The further I walked, the prettier the scenery and the more anxious I became. Walking along a particular street, I saw almost nothing besides trees and they looked to be about a thousand feet tall. Though under any other circumstances, I would have been in Heaven, I was terrified, as it was getting darker and I still had no idea where I was. Thinking I'd only be gone a little while, I hadn't taken my phone along. I'd have to knock on someone's door or otherwise find my way home on my own.
Determined to do the latter, I decided to keep going at least until it got dark. Though I didn't realize it at the time, I continued walking near the same road I'd started out on, and it was only taking me further and further away from our town. I saw deer, cows and even sheep, an animal I didn't even come across when we visited the Swiss Alps. As I came to the end of the road, the sky grew completely dark and as cars whipped by me at what felt like a hundred miles an hour, I realized I had no choice but to ask for help. I knocked on the door of a woman who immediately offered me her phone, and then a ride home. I don't think Bill or I have ever been more relieved to see each other.
My wooded adventure could have turned me off to country living. Actually, it proved to me I made the right decision. Every change in life requires a period of adjustment. But my initial feelings and desires remain. Sitting in my backyard beside our pond, I feel inspired to write in a way I haven't in years. Though writers' block isn't in my vocabulary, I need certain things to make the magic happen. Nature. Beauty. Peace. Perhaps need is too strong of a word. But, they definitely make it better.
I know from experience I can write anywhere. I'm so grateful I no longer have to.
The Pinnacles of Power Series is now available as a box set!
Amidst diamond heists and deadly secrets, love still finds a way to take root. But with obstacles hiding around every corner, five couples will struggles will struggle against all odds to get what, and who they want.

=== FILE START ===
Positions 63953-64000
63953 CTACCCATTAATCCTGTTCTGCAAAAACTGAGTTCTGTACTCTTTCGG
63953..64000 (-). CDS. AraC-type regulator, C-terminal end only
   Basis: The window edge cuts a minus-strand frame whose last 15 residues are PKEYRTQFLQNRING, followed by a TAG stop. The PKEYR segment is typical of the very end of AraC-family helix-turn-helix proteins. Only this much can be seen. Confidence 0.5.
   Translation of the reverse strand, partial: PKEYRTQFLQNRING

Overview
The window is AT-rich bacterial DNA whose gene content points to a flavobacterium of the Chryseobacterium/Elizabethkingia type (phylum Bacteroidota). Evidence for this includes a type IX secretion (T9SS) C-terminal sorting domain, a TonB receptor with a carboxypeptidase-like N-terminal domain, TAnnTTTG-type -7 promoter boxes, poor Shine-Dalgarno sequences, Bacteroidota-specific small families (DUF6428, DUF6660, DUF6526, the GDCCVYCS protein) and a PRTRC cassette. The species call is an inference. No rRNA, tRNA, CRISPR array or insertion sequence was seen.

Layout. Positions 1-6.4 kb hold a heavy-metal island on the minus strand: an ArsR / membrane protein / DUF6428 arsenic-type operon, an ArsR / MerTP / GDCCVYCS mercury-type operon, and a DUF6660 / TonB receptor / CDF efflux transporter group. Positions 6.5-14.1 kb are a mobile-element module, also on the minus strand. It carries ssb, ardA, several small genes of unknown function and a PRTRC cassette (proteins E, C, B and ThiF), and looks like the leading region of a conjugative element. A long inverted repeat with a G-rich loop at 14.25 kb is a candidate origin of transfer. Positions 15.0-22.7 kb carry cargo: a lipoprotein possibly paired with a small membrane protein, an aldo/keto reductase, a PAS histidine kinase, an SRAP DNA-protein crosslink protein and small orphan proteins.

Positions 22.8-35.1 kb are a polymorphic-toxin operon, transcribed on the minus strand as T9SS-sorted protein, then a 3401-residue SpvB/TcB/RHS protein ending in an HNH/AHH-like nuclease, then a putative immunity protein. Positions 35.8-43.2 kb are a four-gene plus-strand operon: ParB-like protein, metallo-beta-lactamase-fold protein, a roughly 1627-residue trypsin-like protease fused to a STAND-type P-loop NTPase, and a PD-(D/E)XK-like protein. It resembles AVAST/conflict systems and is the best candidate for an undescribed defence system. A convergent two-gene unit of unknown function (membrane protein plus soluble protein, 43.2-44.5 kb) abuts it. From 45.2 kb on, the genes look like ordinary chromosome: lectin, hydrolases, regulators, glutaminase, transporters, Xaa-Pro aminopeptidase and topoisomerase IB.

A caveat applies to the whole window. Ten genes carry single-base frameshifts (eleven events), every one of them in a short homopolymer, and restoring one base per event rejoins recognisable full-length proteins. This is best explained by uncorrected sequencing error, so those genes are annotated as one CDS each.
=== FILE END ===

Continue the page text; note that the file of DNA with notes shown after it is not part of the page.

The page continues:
In Dangerous Secret, Abigail MacKenzie is trying to get over her father's tragic death. But when a handsome stranger provides a clue about his killer, she becomes determined to get justice and she will face any danger, even if it comes from a man whose eyes cut straight through the walls around her heart.
In Dangerous Proposal, Alec Westwood is running from his past. After abandoning an assignment he couldn't bring himself to complete, Alec has attempted to start a new life. But when a beautiful woman crosses his path bearing the insignia for the organization that recruited him, he suspects his former boss may not be far behind. As he works to learn the truth behind Lena Benson's sudden appearance in North Conway, Alec fears his attraction to the enemy may be greater than all his strength and fortitude combined.
In Dangerous Proposition, Julia Dyson's father has been abducted and she suspects his illicit profession is to blame. Upon discovering a familiar name in her father's call history, she decides to confront the prime suspect, her teenage crush Colin Westwood. Though he refuses to admit to foul play, Colin agrees to take Julia to New York with him to find her missing father. But the passion that ignites between them is something neither of them are prepared for.
In Dangerous Ally, reporter Lilah Benson wants to write the story of a lifetime. She goes undercover working for the father of diamond smuggling kingpin Lucas Ramone but doesn't expect his son to be so charming..or seductive. Lucas Ramone is not about to let Project Gemstone be stolen out from under him. But when he meets his former fiance's enchanting younger sister he realizes Lilah Benson holds great power where he's concerned and fears she may be his undoing.
In Dangerous Magic, Corinne Johnson was separated from her children following a strange discovery in her husband's briefcase. She's attempting to rebuild her family, but when she has a steamy dream about her former coworker, Jack, her plans go up in flames. Wiccan Jack Madera is on a quest to find his biological father, and he didn't plan on running into Corinne. Drawn to the woman he's always shared a deep connection with, Jack casts a spell that takes the two of them down a path they never saw coming.